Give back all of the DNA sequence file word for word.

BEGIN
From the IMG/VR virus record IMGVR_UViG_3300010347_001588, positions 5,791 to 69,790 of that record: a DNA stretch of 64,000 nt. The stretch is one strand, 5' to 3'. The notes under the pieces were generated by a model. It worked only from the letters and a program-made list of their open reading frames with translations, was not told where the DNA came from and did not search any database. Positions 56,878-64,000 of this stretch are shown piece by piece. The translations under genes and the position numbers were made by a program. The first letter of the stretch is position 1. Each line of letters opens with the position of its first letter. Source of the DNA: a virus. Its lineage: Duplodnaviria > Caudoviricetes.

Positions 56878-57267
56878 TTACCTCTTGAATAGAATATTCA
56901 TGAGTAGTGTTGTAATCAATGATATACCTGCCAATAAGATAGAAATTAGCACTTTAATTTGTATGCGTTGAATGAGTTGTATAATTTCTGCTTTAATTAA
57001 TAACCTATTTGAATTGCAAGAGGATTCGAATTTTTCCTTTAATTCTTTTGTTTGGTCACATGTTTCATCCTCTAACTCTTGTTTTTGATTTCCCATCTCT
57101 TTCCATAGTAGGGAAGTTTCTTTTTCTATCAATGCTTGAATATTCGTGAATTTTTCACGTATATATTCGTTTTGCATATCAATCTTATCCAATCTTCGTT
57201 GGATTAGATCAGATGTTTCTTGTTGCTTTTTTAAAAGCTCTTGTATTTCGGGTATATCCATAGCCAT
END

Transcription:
From the IMG/VR virus record IMGVR_UViG_3300010347_001588, positions 5,791 to 69,790 of that record: a DNA stretch of 64,000 nt. The stretch is one strand, 5' to 3'. The notes under the pieces were generated by a model. It worked only from the letters and a program-made list of their open reading frames with translations, was not told where the DNA came from and did not search any database. Positions 56,878-64,000 of this stretch are shown piece by piece. The translations under genes and the position numbers were made by a program. The first letter of the stretch is position 1. Each line of letters opens with the position of its first letter. Source of the DNA: a virus. Its lineage: Duplodnaviria > Caudoviricetes.

Positions 56878-57267
56878 TTACCTCTTGAATAGAATATTCA
56901 TGAGTAGTGTTGTAATCAATGATATACCTGCCAATAAGATAGAAATTAGCACTTTAATTTGTATGCGTTGAATGAGTTGTATAATTTCTGCTTTAATTAA
57001 TAACCTATTTGAATTGCAAGAGGATTCGAATTTTTCCTTTAATTCTTTTGTTTGGTCACATGTTTCATCCTCTAACTCTTGTTTTTGATTTCCCATCTCT
57101 TTCCATAGTAGGGAAGTTTCTTTTTCTATCAATGCTTGAATATTCGTGAATTTTTCACGTATATATTCGTTTTGCATATCAATCTTATCCAATCTTCGTT
57201 GGATTAGATCAGATGTTTCTTGTTGCTTTTTTAAAAGCTCTTGTATTTCGGGTATATCCATAGCCAT